Why do over-packed cars add extra danger during car accidents?
Despite the fact that you and your family are secured by seat belts, boxes and luggage crammed into the backseat of your car are typically not fastened down. In a collision, the impact causes objects to shift and you are at greater risk of being hit by a flying object.
Please be careful not to over pack your vehicles and also to take precautions while driving. If you suffer injury in a car accident due to another driver’s negligence, the Law Offices of David R. Lewis offers a free consultation to discuss your potential case.
Do you know how to drive defensively?
Everyone has heard about defensive driving, but what does it mean to drive defensively? It certainly behooves drivers to find out because knowing and following defensive driving guidelines can be a lifesaver when on the road. With warmer weather and summer approaching, an increasing number of cars are on New York’s thoroughfares. Schools are taking field trips and soon families will be taking vacations, packing up their vehicles and driving to near and far destinations. Freeways as well as side roads will become more congested with traffic.
Tips for Defensive Driving
With safety in mind, the following are some defensive driving tips provided by drive-safely.net:
When driving, how far ahead do you look?
If you don’t look beyond the car in front of you, you’re not looking far enough ahead when you drive. Many people stay narrowly focused, but you should be able to see for miles. One way to avoid accidents is to develop situational awareness. You can notice how long a traffic light in front of you has been green or see that children down the street are playing with a ball. When you drive, practice looking as far ahead as you can.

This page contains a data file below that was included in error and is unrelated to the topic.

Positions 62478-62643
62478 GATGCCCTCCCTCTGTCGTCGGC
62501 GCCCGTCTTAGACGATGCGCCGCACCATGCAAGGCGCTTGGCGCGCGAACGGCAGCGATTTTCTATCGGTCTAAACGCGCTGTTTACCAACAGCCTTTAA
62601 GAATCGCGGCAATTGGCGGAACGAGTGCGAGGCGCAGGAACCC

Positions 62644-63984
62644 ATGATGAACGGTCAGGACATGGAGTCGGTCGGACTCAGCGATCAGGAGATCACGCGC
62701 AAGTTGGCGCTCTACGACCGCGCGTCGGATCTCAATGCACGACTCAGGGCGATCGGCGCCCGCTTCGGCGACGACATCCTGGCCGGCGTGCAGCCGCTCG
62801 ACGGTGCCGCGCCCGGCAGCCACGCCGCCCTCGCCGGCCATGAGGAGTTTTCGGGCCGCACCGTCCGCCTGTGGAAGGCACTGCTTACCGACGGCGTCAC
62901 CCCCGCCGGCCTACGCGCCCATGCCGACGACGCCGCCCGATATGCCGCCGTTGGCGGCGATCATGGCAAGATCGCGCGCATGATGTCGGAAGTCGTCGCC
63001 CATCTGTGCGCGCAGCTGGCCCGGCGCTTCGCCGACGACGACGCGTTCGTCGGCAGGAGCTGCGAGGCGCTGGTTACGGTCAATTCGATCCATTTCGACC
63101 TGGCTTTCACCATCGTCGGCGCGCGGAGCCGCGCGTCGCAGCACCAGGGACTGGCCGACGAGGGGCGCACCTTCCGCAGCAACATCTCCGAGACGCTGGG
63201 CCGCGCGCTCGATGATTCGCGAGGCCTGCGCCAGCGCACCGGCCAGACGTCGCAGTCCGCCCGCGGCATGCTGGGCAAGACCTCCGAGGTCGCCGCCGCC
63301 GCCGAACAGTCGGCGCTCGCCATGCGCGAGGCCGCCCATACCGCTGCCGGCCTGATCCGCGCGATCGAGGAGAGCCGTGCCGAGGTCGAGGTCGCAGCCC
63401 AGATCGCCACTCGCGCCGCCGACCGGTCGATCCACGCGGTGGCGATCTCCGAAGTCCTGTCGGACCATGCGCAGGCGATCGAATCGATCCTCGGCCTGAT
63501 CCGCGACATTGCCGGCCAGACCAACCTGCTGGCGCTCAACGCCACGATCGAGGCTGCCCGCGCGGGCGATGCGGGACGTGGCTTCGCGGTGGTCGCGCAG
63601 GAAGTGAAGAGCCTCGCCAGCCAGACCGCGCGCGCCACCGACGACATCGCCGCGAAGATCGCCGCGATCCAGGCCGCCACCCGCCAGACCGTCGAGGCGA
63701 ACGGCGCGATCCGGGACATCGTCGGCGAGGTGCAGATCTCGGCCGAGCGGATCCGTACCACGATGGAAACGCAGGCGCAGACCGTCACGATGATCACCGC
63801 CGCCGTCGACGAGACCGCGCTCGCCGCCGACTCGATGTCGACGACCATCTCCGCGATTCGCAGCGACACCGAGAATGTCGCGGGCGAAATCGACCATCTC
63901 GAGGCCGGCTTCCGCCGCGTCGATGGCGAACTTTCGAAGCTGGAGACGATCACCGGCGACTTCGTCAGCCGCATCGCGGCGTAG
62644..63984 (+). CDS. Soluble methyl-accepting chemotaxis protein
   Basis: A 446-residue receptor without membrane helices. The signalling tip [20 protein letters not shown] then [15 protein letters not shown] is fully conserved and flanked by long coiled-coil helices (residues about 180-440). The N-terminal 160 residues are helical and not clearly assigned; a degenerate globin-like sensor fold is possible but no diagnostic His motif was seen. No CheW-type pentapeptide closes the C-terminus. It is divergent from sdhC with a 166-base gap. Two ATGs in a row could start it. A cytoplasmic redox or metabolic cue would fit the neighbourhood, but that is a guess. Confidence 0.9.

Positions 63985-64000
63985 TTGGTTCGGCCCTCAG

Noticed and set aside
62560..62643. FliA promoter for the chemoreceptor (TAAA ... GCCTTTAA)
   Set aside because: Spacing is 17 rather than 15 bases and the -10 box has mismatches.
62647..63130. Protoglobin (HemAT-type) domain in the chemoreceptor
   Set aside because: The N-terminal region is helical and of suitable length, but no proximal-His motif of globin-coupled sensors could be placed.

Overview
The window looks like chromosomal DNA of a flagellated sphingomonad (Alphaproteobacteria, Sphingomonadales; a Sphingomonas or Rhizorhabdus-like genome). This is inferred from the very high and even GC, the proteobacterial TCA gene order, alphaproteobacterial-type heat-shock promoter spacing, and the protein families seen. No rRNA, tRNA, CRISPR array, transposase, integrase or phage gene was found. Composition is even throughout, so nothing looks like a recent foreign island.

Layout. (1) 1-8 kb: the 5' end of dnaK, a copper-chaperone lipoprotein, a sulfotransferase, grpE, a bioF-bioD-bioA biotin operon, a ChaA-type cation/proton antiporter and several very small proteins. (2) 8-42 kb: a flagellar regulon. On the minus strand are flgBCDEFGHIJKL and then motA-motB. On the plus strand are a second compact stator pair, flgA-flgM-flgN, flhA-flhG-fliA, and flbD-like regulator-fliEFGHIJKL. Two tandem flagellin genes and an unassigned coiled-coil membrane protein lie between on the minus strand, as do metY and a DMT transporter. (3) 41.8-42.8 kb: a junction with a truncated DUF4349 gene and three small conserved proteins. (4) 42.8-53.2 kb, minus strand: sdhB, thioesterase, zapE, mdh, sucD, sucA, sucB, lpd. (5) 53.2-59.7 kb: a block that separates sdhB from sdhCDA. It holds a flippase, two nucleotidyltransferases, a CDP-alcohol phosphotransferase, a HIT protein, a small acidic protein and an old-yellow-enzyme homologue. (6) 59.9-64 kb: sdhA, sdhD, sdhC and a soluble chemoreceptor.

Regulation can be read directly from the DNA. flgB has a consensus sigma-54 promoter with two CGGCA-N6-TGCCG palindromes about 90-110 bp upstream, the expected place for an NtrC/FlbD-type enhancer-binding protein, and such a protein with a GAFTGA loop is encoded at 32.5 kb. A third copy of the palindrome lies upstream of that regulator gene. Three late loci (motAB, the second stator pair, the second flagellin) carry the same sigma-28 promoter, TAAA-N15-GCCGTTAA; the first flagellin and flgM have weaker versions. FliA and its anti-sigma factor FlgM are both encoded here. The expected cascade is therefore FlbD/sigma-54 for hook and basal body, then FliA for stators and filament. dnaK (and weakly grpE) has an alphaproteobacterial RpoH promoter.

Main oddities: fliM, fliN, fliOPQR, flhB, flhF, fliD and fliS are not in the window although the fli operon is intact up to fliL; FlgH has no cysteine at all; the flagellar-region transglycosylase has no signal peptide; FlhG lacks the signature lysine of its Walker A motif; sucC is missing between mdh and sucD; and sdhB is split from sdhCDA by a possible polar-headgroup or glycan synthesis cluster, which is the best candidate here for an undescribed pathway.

Do you see the big picture?
When your eyes fixate on one other car or a building, you miss what else is going on. You should be aware of what is going on in the perimeter around you and notice vehicles that are at least three car lengths away. Are cars further down the road braking? Has traffic ahead of you come to a stand still? If your attention becomes glued on an accident at the side of the road, you might not notice that the car in front of you has slowed and rear end it. When driving, continually scan the whole view and be aware of everything around you.
In the event of hazards, do you have an escape plan?
If the car in front of you or the car a few vehicles ahead of you blows a tire and its driver loses control, where would you go? Had you noticed whether a shoulder existed on the side of the road or how the road was banked? If you left ample room between your car and other cars, you could see that quickly changing lanes would not be dangerous. The best way to maintain an escape plan begins with staying alert and always keeping a buffer of space between your car and other cars.
Please put your defensive driving skills to use. The Law Offices of David R. Lewis & Associates wishes you a happy and safe spring and summer!